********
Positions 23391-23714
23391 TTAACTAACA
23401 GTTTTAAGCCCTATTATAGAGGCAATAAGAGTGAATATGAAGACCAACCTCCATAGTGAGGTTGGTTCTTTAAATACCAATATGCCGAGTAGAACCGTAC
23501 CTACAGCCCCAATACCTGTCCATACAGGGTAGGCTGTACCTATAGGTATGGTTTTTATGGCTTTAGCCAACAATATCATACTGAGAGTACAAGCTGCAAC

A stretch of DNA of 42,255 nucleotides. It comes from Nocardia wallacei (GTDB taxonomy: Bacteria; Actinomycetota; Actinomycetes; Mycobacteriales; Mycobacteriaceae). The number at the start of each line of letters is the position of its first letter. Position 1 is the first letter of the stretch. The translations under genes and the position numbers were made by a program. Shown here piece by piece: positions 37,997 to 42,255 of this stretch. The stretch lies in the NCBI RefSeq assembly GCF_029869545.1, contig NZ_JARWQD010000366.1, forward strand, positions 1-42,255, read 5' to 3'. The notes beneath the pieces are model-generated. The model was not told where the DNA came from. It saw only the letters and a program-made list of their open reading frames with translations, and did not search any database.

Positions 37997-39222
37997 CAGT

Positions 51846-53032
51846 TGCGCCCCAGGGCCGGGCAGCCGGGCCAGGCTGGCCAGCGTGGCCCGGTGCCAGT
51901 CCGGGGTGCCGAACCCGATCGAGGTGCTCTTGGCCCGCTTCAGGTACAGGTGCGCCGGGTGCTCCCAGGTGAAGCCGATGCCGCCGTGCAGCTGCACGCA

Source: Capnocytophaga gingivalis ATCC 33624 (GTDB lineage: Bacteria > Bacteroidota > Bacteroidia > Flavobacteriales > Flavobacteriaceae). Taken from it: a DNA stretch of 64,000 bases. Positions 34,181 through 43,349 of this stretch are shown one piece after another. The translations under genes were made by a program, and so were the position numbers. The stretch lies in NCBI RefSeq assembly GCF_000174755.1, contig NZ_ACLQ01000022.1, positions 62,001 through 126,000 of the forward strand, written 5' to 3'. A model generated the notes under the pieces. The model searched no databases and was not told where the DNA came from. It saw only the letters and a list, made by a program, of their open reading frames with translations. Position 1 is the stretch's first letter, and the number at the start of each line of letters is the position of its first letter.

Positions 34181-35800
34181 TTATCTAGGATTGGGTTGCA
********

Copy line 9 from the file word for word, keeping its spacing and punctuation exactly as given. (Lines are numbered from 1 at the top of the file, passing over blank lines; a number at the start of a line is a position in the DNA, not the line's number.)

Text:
51846 TGCGCCCCAGGGCCGGGCAGCCGGGCCAGGCTGGCCAGCGTGGCCCGGTGCCAGT